STEP I. Send in Your Ballot Request form (the Federal Post Card Application or FPCA):

Overseas voters need to submit a Ballot Request form every calendar year.

To fill out and submit your Ballot Request form, click here.

After you send it in, please be sure to verify with your Local Election Official (LEO) that they received your Ballot Request form and will send out your official ballot. You can find the contact information on the State Voting Guide:

STEP II. Fill out and Send in Your Emergency Back-up Ballot (the FWAB):

1. Go to this website and follow the prompts to Fill in the FWAB

2. The website may fill in the candidates for you to choose from. But if it does not, you can type in the candidate’s name.
Or, you can just type in "Democrat" for any office where you don't know the candidate's name. (This doesn't work for Primary elections since all of the candidates will be Democrats!)

3. Follow the instructions to download the PDF Package containing your completed FWAB and Instructions. You can also download templates to paste onto your envelopes if you return your ballot by postal mail.

4. Print out the completed FWAB and the other documents you downloaded. Then read and carefully follow the instructions to SUBMIT the required materials to your LEO.

To Return by Fax or Email: The Instructions will indicate if your state will accept the FWAB by Email or Fax. We recommend you do so to ensure it will be received by the deadline.

  • If your state only allows return by Fax (not Email) and you don’t have access to a fax machine, there are apps that will convert an email attachment to a fax. Scan in your FWAB and any required materials as an email attachment, then search for “fax app for Android/iPhone.” Follow the instructions to convert your email attachment to a fax transmission.

  • Or you can use the Fax service through the Federal Voting Assistance Program ( You will need to email your FWAB and any required supporting materials (see your state’s instructions) to using the FVAP "Fax Transmission Coversheet," which you can find here (Scroll down to "Send in your forms...Email or Fax"). FVAP will then fax your election materials to your Local Election Office.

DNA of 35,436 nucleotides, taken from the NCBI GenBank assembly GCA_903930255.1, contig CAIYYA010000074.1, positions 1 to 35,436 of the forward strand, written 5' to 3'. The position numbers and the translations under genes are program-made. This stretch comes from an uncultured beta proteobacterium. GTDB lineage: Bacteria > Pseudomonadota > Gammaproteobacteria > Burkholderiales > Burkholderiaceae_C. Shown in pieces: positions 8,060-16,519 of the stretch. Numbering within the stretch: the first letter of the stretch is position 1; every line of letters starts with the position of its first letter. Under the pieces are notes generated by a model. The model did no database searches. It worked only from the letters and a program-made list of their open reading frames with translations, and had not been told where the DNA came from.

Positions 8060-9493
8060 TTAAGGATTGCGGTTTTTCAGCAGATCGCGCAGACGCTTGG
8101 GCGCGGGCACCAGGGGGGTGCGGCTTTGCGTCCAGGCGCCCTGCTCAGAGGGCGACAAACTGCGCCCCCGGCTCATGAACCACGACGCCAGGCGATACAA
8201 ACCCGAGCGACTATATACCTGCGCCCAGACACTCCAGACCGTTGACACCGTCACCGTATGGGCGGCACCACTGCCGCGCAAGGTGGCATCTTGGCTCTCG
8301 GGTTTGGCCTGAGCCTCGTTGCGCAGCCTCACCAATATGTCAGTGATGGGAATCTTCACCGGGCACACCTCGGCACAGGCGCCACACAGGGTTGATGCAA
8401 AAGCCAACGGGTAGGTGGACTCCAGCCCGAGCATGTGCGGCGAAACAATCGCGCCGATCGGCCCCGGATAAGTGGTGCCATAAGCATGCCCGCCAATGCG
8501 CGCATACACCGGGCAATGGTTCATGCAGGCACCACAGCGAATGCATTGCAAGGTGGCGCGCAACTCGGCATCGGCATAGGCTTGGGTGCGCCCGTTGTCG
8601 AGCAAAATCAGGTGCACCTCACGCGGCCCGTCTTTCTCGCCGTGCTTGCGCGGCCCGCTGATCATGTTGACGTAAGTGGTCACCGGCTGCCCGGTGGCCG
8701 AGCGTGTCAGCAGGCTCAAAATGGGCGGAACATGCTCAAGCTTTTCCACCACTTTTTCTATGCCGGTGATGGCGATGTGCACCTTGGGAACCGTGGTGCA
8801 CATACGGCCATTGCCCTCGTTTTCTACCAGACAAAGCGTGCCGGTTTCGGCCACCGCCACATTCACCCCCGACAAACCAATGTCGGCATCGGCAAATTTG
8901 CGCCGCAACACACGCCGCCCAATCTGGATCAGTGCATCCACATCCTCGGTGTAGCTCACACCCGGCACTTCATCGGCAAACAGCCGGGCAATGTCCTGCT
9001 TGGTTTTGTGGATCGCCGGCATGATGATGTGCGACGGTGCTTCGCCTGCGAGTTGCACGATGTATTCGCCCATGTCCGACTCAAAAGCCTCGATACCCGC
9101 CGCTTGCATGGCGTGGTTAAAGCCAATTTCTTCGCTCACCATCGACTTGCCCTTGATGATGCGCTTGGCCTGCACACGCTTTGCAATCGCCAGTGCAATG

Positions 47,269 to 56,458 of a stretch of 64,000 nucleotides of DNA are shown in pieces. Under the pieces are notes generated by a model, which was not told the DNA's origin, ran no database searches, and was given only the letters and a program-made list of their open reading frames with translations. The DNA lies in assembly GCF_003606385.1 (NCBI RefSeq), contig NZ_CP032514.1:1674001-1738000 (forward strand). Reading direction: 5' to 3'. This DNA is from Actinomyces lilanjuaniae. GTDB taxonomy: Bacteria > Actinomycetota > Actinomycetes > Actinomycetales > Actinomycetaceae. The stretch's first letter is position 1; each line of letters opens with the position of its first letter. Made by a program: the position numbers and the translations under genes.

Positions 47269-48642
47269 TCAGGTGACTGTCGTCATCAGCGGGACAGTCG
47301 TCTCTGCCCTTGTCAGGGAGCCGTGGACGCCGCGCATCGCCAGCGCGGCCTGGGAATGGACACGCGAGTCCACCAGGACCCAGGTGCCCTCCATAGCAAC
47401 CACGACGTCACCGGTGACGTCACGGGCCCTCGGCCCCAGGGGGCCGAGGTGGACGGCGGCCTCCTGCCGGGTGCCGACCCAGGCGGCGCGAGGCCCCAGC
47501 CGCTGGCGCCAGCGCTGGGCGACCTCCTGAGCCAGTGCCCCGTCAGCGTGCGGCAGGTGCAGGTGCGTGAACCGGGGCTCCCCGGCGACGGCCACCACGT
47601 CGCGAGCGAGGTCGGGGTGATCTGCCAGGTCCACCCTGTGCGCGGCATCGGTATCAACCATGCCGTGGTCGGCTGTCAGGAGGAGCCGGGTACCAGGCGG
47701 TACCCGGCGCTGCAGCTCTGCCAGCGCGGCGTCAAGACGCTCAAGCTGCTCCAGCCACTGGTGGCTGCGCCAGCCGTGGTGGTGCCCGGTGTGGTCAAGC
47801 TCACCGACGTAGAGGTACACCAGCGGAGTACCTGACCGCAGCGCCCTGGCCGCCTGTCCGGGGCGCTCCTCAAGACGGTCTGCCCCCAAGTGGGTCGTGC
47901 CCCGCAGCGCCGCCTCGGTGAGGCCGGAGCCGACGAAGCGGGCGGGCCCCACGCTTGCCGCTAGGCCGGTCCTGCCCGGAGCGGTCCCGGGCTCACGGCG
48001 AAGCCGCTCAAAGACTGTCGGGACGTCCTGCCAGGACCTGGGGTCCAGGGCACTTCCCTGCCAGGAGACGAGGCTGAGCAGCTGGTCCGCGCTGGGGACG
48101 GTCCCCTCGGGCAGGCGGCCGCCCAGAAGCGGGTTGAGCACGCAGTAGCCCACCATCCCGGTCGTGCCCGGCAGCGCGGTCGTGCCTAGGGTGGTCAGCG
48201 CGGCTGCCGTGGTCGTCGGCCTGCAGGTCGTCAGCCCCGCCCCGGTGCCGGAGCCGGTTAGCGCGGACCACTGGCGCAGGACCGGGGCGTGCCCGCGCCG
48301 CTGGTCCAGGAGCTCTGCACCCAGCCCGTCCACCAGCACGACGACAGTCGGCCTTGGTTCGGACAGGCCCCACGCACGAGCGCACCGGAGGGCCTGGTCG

Return by Mail: If you choose–or if your state requires you–to return your FWAB by postal mail, please follow the instructions carefully.

Two envelopes are required:

  • a “Ballot Security Envelope”–to hold your completed FWAB ballot, and

  • a “Mailing Envelope”–to send in your sealed Ballot Security Envelope as well as the supporting materials with your identifying information.

When the Mailing Envelope reaches the Election Office, they will separate the Ballot Security Envelope from the supporting materials to maintain ballot secrecy.

If you wish, you can follow the instructions to download envelope templates to affix to blank envelopes. If you have your original signed Ballot Request form, include it in the outer “Mailing Envelope”.


*IMPORTANT: If you receive your official ballot after submitting your FWAB, you should complete and return your official ballot as well.

It’s okay–only one ballot per person will be counted! If both your FWAB and your official ballot arrive before the deadline, your FWAB will be discarded and only your official ballot will be counted.

LIVE 1-on-1 Voter Assistance for U.S. Citizens Abroad

Scroll down and click on the dates below to RSVP and get connection details and reminders.

Did you know every eligible American living abroad can vote in U.S. elections this year? 

Do you have questions about how to vote? Click the chat bubble at the bottom of this screen and we can help you find the answers. 

But we get it. Sometimes you just want to speak to live person. 

Join us any Sunday(24hrs), Tuesday, Thursday & Friday (noon-4pm) and Saturday (2am-10am) till November U.S. Eastern time to talk to a volunteer LIVE on Zoom about questions you have about voting from abroad.

How is it done on Zoom? You'll come into the main room and be paired 1:1 with a volunteer into a breakout room to ensure privacy and that you can get all your questions answered. It couldn't be easier. 

More information: The easiest way to request your ballot is at It takes just a few minutes to complete and send in your form to the US state where you last lived. The website will guide you step by step. In most cases it’s pretty simple. But if you’re new to voting abroad, or if you haven’t done it in a while, you may have additional questions. That’s why we’ll be here every Sunday until election day to help.

If you can’t make the 'office hours', you can always email us at or send in your question through our online help bubble, and a volunteer will get back to you.

Here is a handy website to convert the time zone to yours wherever you are in the world.


Sunday: 24hrs (U.S. Eastern Time)
October 18th, 25th
November 1st

Tuesday: 6-10pm CEST Hosted by DA France (12-4pm U.S. Eastern)
October 20th, 27th
November 3rd

Thursday: 6-10pm CEST Hosted by DA United Kingdom (12-4pm U.S. Eastern)
October 15th, 22nd, 29th

Friday: 6-10pm CEST Hosted by DA Italy & DA Mexico (12-4pm U.S. Eastern)
October 16th, 23rd, 30th

Saturday: 8am-4pm CEST Hosted by DA UAE (2-10am U.S. Eastern)
October 17th, 24th, 31st